Breslaw may have quoted the great Jean Améry, then, but she did not understand the first word of him. And she herself acknowledges as much, although she does not even know her own mind sufficiently to see that she has done so. In her opening paragraph, she attributes her bad opinion of survivors to “gut instinct.” Then, seven paragraphs later, immediately after quoting him, she praises “Améry’s impulse to question his gut instincts” — an impulse that, by all appearances, Anna Breslaw entirely lacks.

I’ve been reluctant to comment on Anna Breslaw’s outrageous essay at Tablet last Friday, which declared that the European Jews who survived Hitler’s war against them were really “villains masquerading as victims.” John Podhoretz, the editor of COMMENTARY (whom I am proud to call my friend), has said pretty much everything that needs to be said, single-handedly exposing Breslaw’s rant for what it is and demolishing Tablet’s non-apologetic apology for the article.

Anyone who has read her essay knows that Breslaw does not merely insult Holocaust survivors but cancer patients too. As someone who voluntarily decided to adopt what Breslaw derides as the “extreme will to live,” I suppose I should be angered by her ignorant and dismissive comments about cancer patients:

If you have ever had cancer, or been kitty corner to cancer, you know there is a lot of waiting and pleasantries and HMO negotiation and the same bad jokes (and some good ones; my aunt who had a double mastectomy recently offered me the use of her $2,000 silicon falsies for a date). When you tell someone a relative has cancer, their immediate response is never shock but often, “Oh, my [insert X loved one here] had cancer” as if this knowledge is a comfort of some kind.

I’ll just say that I do not recognize my experience in this passage. And the comment “Oh, my [insert X loved one here] had cancer,” which was never spoken to me or my wife (and would seem to be a clumsy attempt to suggest the patient is not alone), is hardly the worst breach of cancer etiquette.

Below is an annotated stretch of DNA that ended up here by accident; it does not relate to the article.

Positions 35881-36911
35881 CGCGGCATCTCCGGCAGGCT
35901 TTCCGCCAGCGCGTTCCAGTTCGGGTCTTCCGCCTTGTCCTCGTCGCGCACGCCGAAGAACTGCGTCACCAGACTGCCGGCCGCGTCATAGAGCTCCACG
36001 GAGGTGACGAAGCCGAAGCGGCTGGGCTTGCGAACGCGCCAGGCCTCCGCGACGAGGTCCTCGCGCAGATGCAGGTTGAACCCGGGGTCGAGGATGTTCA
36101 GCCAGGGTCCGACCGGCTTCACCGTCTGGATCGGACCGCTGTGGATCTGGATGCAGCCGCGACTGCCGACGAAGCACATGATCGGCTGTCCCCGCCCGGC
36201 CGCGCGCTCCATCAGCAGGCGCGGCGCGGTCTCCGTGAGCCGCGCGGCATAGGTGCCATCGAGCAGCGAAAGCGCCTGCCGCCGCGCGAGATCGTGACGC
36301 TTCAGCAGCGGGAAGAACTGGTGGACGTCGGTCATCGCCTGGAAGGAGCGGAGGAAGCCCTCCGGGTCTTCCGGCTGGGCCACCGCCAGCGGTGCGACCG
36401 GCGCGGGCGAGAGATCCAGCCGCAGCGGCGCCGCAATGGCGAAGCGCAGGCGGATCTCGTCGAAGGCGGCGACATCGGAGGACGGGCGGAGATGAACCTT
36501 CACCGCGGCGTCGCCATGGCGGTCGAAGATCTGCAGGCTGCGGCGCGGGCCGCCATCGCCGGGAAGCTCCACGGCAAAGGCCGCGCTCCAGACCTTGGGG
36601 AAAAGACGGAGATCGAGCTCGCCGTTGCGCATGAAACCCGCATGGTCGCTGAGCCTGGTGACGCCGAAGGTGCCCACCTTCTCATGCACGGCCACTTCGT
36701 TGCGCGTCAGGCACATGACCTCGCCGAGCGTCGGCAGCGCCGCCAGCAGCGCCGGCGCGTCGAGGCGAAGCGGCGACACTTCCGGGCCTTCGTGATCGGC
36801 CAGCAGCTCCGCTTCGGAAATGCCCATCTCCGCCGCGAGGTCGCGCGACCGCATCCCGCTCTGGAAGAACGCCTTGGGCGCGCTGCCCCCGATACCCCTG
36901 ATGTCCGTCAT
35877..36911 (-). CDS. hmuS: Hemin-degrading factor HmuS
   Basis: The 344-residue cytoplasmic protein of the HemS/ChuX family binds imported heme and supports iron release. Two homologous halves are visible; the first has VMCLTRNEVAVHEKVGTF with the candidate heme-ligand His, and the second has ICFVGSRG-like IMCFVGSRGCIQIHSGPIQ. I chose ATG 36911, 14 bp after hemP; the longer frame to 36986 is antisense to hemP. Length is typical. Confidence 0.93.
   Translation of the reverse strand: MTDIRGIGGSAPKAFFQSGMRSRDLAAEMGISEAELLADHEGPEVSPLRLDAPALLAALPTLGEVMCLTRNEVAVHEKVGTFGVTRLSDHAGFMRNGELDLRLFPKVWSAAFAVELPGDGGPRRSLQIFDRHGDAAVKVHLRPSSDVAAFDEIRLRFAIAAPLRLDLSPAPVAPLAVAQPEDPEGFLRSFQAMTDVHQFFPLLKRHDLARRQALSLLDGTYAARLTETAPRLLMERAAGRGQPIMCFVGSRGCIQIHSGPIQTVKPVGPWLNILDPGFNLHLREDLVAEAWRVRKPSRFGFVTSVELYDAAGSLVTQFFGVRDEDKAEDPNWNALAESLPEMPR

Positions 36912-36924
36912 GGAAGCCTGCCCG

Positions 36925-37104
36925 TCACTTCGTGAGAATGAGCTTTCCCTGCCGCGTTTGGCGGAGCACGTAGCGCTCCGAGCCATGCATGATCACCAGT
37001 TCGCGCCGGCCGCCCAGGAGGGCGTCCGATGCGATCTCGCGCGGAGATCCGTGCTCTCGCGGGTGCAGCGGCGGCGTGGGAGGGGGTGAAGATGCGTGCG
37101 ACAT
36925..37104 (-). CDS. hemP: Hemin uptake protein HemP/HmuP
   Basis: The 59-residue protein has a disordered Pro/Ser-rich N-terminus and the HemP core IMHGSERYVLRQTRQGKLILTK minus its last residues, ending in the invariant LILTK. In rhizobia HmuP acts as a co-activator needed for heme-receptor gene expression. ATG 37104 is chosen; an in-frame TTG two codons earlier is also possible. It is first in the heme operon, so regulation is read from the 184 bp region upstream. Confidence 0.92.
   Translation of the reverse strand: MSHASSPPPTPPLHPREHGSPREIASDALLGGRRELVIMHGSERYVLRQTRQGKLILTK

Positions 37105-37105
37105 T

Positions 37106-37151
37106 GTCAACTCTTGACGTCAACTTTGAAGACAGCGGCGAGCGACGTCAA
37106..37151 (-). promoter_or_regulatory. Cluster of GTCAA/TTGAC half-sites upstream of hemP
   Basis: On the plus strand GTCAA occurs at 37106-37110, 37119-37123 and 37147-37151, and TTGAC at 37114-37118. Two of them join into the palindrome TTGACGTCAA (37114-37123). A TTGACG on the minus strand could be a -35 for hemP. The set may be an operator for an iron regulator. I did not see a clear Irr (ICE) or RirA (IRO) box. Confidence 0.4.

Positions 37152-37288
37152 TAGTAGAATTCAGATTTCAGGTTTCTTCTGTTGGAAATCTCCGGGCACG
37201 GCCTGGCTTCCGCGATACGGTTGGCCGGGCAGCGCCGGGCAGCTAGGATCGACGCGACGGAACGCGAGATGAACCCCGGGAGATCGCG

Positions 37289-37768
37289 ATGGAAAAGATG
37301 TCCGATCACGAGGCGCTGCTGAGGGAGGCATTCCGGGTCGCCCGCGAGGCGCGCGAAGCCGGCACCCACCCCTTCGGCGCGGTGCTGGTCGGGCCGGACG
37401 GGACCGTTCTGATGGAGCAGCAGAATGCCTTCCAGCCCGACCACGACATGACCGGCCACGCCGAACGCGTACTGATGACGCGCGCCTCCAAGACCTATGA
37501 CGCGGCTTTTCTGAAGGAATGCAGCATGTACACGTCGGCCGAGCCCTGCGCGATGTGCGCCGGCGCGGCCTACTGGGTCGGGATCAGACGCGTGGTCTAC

No, what pisses me off is what has been little remarked so far. Namely: Breslaw’s misappropriation of the great Holocaust writer Jean Améry as a source and ally in her attack on Holocaust survivors:

Evil, as Jean Améry says, overlays and exceeds banality. There is no “banality” of evil. In At the Mind’s Limits, Améry — a Holocaust survivor — discusses “concentration camp syndrome”: “The character traits that make out our personality are distorted. Nervous restlessness, hostile withdrawal into one’s own self. . . . It is said that we are ‘warped.’ ” He goes on to describe how the option of forgiveness is obsolete for him, and yet the acknowledgement that it would be moral and fair to forgive (a step that he felt unable to take because of this very emotional “sickness,” thrust on him by the very people he should forgive) created an impossible duality, one that doubtless led to his 1978 suicide.

Every word of this which is not an outright error is a shallow distortion. Améry would have spit upon Breslaw’s suggestion that some Jews were able to survive the death camps only because their “extreme will to live” led them to do something “villainous,” something they were unwilling to discuss afterwards. The reality of the camp, Améry wrote, was total. It obliterated human dignity, the self, the mind, everything Améry summed up as “the word.” The Jew in the death camp was not even a victim in the usual sense of the word. “The soldier died the hero’s or the victim’s death,” he said, “the prisoner that of an animal intended for slaughter.”

This is the sense in which Améry wrote that “evil overlays and exceeds banality.” Banality is an experience within the normal range of the human; the subjection to evil, which Améry identified with the experience of torture, “is the most horrible event a human being can retain within himself.” It exceeds the mind’s limits. At the first blow, the prisoner realizes he is helpless. And this changes everything. “The expectation of help, the certainty of help, is indeed one of the fundamental experiences of human beings,” Améry wrote. It is, indeed, one of the defining experiences of the human. To find himself beyond help is to find himself beyond the human experience. He is beyond villainy and victimhood, face-to-face with a reality that has obliterated his will to either. To speak of such a man as a “villain masquerading as a victim” is to display a depthless failure of understanding.